USS Advance (1862)
CSS Advance (later USS Frolic) shortly after her capture by USS Santiago de Cuba in 1864
|Builder:||Caird & Co. (Greenock, Scotland)|
|Launched:||3 July 1862|
|Christened:||SS Lord Clyde|
|Acquired:||(USN): 10 Sep 1864|
|Commissioned:||28 Oct 1864|
|Decommissioned:||31 Oct 1877|
|Struck:||October 1883 (est.)|
|Fate:||Sold, 1 October 1883|
|Length:||230 ft (70 m)|
|Beam:||26 ft (7.9 m)|
|Draught:||11 ft 8 in (3.56 m)|
USS Advance, the second United States Navy ship to be so named, was later known as the USS Frolic, and was originally the blockade runner CSS Advance captured by the Union Navy during the latter part of the American Civil War. She was purchased by the Union Navy and outfitted as a gunboat and assigned to the blockade of the waterways of the Confederate States of America. She also served as dispatch ship and supply vessel when military action eventually slowed down.
Service with the Confederacy
Advance – a schooner-rigged, sidewheel steamer built at Greenock, Scotland, by Caird & Co. was launched on 3 July 1862 as the Clyde packet Lord Clyde – was jointly purchased by the state of North Carolina and the firm of Lord, Power & Co. to serve as a blockade runner during the Civil War. She was renamed A. D. Vance (in some sources written as "Advance") in honor of the Governor of North Carolina, Zebulon B. Vance. Lt. John J. Guthrie, CSN, commanded her. She completed more than 20 highly successful voyages and 40 close calls with Union ships standing blockade watches.
Advance was commanded by Capt. Tom Crossan when captured by Santiago de Cuba on 10 September 1864 when she attempted to put to sea from Wilmington, North Carolina. Gov. Vance attributed her capture to use of low grade North Carolina bituminous coal and denounced Confederate Secretary of the Navy Stephen Mallory for giving the stockpile of smokeless anthracite to CSS Tallahassee (a raiding cruiser) so that none was left for Advance to run out of Wilmington safely. Writing on 3 January 1865, Vance complained:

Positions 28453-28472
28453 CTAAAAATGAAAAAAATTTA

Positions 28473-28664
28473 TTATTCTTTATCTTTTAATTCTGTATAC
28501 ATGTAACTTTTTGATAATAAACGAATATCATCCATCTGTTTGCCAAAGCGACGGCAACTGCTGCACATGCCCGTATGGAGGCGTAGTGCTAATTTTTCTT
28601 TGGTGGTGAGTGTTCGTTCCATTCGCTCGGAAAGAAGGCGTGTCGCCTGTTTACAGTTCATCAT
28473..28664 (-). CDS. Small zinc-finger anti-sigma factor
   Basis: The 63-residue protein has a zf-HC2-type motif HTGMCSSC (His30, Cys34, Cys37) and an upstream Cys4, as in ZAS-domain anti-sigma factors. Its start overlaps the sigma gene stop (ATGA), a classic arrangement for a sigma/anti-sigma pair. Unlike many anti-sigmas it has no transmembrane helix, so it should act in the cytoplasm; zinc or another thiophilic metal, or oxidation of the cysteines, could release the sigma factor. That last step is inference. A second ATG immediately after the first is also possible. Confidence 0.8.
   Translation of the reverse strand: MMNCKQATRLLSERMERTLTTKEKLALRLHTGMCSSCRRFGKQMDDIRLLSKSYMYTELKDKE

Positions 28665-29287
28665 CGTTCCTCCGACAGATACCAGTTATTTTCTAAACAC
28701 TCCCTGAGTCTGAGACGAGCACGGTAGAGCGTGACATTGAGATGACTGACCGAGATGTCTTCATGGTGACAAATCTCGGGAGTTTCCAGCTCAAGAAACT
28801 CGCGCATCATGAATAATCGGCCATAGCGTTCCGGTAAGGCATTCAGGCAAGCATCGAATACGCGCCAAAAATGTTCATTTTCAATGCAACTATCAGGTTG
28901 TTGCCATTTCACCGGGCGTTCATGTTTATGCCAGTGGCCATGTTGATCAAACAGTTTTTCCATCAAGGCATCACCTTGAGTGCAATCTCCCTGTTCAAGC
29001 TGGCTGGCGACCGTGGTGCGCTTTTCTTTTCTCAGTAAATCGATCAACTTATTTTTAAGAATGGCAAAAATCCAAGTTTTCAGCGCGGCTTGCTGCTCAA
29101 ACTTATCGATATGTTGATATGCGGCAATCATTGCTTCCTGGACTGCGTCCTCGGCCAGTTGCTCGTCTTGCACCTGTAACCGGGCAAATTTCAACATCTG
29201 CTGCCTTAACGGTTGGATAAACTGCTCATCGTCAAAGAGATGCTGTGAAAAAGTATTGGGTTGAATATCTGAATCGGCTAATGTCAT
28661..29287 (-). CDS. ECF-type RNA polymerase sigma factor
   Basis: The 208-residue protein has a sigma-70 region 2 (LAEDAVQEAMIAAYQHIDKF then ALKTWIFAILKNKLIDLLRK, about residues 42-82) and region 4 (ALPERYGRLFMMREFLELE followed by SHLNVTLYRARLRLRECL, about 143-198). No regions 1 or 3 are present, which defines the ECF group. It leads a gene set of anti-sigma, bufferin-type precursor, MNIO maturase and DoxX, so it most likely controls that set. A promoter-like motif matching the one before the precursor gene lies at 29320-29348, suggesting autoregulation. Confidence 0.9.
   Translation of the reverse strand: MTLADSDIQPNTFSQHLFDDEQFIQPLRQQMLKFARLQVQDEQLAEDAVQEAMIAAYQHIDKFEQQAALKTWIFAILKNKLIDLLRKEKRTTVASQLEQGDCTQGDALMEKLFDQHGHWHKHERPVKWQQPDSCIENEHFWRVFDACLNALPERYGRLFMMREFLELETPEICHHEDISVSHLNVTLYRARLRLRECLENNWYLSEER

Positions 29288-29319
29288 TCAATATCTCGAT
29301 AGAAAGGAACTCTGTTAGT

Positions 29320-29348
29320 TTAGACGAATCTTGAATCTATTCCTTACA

- "Why a State struggling for the common good, to clothe and provide for its troops in the public service, should meet with no more favor than a blockade gambler passes my comprehension."
Advance was condemned by the New York prize court, and she was purchased by the Navy that same month; then commissioned at the New York Navy Yard on 28 October 1864, Lt. Comdr. John H. Upshur in command.
Civil War service
Bombardment of Fort Fisher
Advance departed New York City on 30 October; arrived off Wilmington, North Carolina, on 14 November; and joined the North Atlantic Blockading Squadron. In addition to her reversed role—catching blockade runners as opposed to being one—she participated in the two expeditions against Fort Fisher, located on Confederate (Federal) Point at the mouth of the Cape Fear River.
The first – abortive—attempt was carried out between 24 and 26 December 1864 after a bizarre attempt to flatten some of the defenses by running what amounted to a fire-ship stocked with some 30 tons of gunpowder aground at a point some 250 to 300 yards north of the fort. Needless to say, that unique shore bombardment proved to be a huge flash in the pan causing little or no damage. When the fleet moved in on 24 December, Advance was in the 1st Reserve Division which appears to have constituted a second line of bombarding ships behind the ironclads. She fired only her large 20-pounder rifle and stopped that when she had to go to the assistance of the stricken USS Osceola and tow her to a safe anchorage.